XXII. That now when this excommunicated Papist, the Duke of York, is received and entertain'd with so great grandeur, and we ready to be swallowed up by Papists, and the land covered with Egyptian darkness, if the Lord prevent it not; yea, we are so far from a sight of our own and the land's guiltiness, that there is little agreement or concord amongst us [in] falling upon a way to prevent the utter ruin of our persons, families and estates, and true religion, but bitterness, passion, pride and envy, every one esteeming themselves, and their own way, better than their neighbours, contrary to that gospel-precept, 'Let every one esteem another better than themselves.' And thus there is a refusing to receive conviction of sin in particular, but a hardning [of] our faces against the Lord's dispensations, tho' never so speaking. And here we obtest and intreat these men (who once seemed to be brethren in covenant with us; but now, by their indulging courses, have betrayed the cause of Christ, and, by their language and practice, have rendred us, the poor suffering remnant, the butt of the enemy's malice to act their cruelty on us, tho' they were bound, in their covenant to God, to contend for the privileges of the church as well as we) in the bowels of Christ to consider well the nature of that union which they drive and plead for, seeing the whole ingredients of a Christian union must only have the stamp of divine institution, and can in nowise suffer the mixture of human inventions.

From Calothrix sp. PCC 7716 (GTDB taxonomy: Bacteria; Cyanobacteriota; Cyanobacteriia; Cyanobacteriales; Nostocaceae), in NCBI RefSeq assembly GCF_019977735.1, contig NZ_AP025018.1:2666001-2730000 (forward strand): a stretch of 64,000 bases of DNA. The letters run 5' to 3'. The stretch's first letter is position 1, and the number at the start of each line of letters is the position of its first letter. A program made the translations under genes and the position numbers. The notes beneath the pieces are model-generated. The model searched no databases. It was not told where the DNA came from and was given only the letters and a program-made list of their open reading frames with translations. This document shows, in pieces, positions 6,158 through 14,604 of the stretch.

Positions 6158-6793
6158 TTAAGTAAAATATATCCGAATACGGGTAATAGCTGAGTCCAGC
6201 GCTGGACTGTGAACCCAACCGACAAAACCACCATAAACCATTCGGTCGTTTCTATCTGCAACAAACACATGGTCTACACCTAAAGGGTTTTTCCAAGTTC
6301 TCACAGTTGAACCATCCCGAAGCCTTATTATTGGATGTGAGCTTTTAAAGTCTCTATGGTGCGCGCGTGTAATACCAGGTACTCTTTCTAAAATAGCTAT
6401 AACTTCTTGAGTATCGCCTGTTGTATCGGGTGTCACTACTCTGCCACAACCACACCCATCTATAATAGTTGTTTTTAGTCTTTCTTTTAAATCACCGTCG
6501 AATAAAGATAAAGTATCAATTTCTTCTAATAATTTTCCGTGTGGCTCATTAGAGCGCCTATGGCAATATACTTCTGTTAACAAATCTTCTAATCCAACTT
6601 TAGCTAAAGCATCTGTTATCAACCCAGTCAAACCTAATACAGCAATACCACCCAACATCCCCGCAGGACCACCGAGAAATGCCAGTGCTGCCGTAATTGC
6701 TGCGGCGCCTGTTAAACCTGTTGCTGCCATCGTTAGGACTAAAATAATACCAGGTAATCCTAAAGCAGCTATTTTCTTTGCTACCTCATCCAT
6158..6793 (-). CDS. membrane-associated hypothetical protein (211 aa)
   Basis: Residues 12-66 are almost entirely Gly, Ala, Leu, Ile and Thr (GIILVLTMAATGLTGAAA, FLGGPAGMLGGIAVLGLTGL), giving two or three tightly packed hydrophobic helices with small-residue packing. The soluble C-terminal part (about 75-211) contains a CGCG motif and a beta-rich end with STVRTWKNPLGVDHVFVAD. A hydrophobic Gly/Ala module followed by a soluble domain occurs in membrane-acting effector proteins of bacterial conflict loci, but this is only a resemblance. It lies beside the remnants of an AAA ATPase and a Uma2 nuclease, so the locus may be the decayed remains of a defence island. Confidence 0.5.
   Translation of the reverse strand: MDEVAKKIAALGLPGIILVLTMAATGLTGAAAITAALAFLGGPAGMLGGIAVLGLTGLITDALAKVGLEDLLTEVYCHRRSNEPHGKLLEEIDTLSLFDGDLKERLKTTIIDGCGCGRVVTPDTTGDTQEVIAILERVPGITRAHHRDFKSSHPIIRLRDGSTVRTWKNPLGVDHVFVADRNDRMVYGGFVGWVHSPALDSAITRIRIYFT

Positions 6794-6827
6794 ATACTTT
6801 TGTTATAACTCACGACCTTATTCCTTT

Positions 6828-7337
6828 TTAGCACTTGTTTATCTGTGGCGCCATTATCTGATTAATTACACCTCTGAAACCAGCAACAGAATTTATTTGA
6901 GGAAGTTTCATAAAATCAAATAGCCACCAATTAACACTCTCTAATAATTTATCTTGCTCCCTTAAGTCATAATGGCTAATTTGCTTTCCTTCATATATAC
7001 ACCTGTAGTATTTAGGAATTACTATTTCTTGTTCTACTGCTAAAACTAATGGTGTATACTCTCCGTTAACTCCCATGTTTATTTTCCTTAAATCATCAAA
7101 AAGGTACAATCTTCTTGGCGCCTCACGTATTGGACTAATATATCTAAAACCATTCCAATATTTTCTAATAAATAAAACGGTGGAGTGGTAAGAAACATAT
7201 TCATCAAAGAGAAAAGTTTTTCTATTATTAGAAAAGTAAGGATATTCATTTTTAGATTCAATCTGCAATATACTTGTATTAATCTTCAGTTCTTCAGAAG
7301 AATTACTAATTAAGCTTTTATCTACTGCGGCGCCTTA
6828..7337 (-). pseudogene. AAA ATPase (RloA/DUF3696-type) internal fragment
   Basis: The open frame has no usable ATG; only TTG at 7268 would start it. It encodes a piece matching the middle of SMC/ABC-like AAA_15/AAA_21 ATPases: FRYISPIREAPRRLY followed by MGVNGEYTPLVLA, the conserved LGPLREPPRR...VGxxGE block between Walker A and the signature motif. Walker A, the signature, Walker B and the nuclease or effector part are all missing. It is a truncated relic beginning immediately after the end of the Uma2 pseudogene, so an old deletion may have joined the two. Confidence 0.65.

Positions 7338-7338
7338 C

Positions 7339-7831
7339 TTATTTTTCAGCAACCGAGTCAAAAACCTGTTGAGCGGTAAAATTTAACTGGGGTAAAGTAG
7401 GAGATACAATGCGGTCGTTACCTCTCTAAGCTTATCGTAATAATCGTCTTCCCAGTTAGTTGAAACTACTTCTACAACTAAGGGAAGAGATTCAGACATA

1. The battle of Worcester was fought on the 3rd of September, 1651.

2. The Marquis of Argyle suffered at Edinburgh on the 27th of May 1661; James Guthrie on the 1st of June 1661; and Wariston on the 22nd of July 1663.

3. "By another wicked act of Council at Glasgow above 300 ministers were put from their charges; and afterwards, for their non-conformity in not countenancing their diocesan meeting, and not keeping the anniversary day May 29, the rest were violently thrust from their labours in the Lord's vineyard, and banished from their parishes… In this fatal convulsion of the Church, generally all were struck with blindness and baseness, that a paper-proclamation made them all run from their posts and obey the King's orders for their ejection" (Hind let Loose, 1687, p. 101.)

4. The National Covenant and the Solemn League and Covenant were renewed at Lanark by those in arms on Monday the 26th of November 1666 (Memoirs of Veitch and Brysson, pp. 28, 404; Wodrow's History, ii. 25). The battle of Pentland Hills was fought on Wednesday the 28th.

5. "Because many have of late laboured to supplant the liberties of the Kirk, we shall maintain and defend the Kirk of Scotland, in all her liberties and privileges, against all who shall oppose or undermine the same, or encroach thereupon under any pretext whatsomever. (Acknowledgement of Sins and Engagement to Duties).

6. This is the Declaration published at Sanquhar on the 22nd of June 1680. It is printed in Wodrow's History, iii. 212, 213; and in An Informatory Vindication, 1707, pp. 173-176.